The Small Business Administration (the “SBA”) issued new guidelines for applicants seeking loans under the Paycheck Protection Program (the “Program”). On April 21, 2020, the U.S. Senate approved an additional $310 billion in funding for the Program. The House approved the additional funding Thursday evening, and President Trump is expected to sign the legislation into law quickly.
While the Program is intended to assist small businesses with fewer than 500 employees, several large, publicly traded companies were able to secure funding due, in part, to exemptions for restaurants and hospitality businesses who employ fewer than 500 employees per location. The initial funding of $349 billion, passed as part of the CARES Act on March 27, 2020, was depleted in about two weeks, leaving many small businesses without financial support. The Treasury Department is encouraging these large publicly traded companies to return the funding they received. The SBA has also stated that borrowers who applied for and received loan assistance under the Program prior to the issuance of the new guidance and who repay the loan in full by May 7, 2020 will be deemed to have made their certification in good faith.
The SBA’s updated guidance aims to ensure that the next wave of funding will support the small businesses who need it most. The new guidelines clarify that all applicants must certify in good faith that their loan request is necessary. Applicants are expected to consider their current business activity and to assess whether they are able to obtain funding from other sources. The SBA’s guidelines acknowledge that “it is unlikely that a public company with substantial market value and access to capital markets will be able to make the required certification in good faith and such a company should be prepared to demonstrate to SBA, upon request, the basis for its certification.” Although the new guidelines do not prohibit restaurants and hospitality companies with 500+ employees from applying, they do discourage it.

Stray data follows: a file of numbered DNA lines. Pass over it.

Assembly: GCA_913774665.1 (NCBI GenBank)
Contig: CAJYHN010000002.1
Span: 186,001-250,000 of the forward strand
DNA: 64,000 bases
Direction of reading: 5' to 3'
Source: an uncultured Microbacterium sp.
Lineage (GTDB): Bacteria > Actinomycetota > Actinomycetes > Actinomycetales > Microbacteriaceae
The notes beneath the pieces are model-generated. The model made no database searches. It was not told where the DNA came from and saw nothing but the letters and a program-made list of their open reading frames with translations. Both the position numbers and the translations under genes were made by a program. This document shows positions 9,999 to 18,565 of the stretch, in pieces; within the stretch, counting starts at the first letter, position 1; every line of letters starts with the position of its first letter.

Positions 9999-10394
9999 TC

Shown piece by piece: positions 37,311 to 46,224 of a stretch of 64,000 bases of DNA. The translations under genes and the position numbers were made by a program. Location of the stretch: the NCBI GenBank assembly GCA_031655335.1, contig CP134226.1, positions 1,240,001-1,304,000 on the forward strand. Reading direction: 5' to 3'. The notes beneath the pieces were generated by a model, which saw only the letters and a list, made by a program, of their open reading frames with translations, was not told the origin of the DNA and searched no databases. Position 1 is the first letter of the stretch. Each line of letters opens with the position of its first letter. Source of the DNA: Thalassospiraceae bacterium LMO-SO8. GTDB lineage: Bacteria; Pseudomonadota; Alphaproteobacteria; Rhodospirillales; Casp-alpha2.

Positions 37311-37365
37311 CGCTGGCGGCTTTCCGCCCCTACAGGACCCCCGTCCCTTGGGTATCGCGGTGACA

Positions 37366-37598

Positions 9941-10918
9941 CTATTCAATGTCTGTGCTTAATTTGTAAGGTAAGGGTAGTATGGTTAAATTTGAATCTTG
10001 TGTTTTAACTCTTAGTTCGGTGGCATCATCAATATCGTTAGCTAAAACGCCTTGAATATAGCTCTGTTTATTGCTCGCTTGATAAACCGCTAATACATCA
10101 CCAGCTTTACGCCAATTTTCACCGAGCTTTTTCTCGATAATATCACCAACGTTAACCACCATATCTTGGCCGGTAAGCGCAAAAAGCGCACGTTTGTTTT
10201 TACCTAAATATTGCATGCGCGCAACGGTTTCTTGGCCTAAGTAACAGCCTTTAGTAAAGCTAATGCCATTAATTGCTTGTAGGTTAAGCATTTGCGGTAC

As with the initial funding, any loans under the Program are issued on a first-come, first-served basis. The second wave of funding will likely not be available for long. Any small businesses seeking to apply should ensure they have gathered all necessary paperwork to avoid any delays in submitting their applications.
For more information about the Paycheck Protection Program or for assistance with submitting your application, please contact your SGK attorney.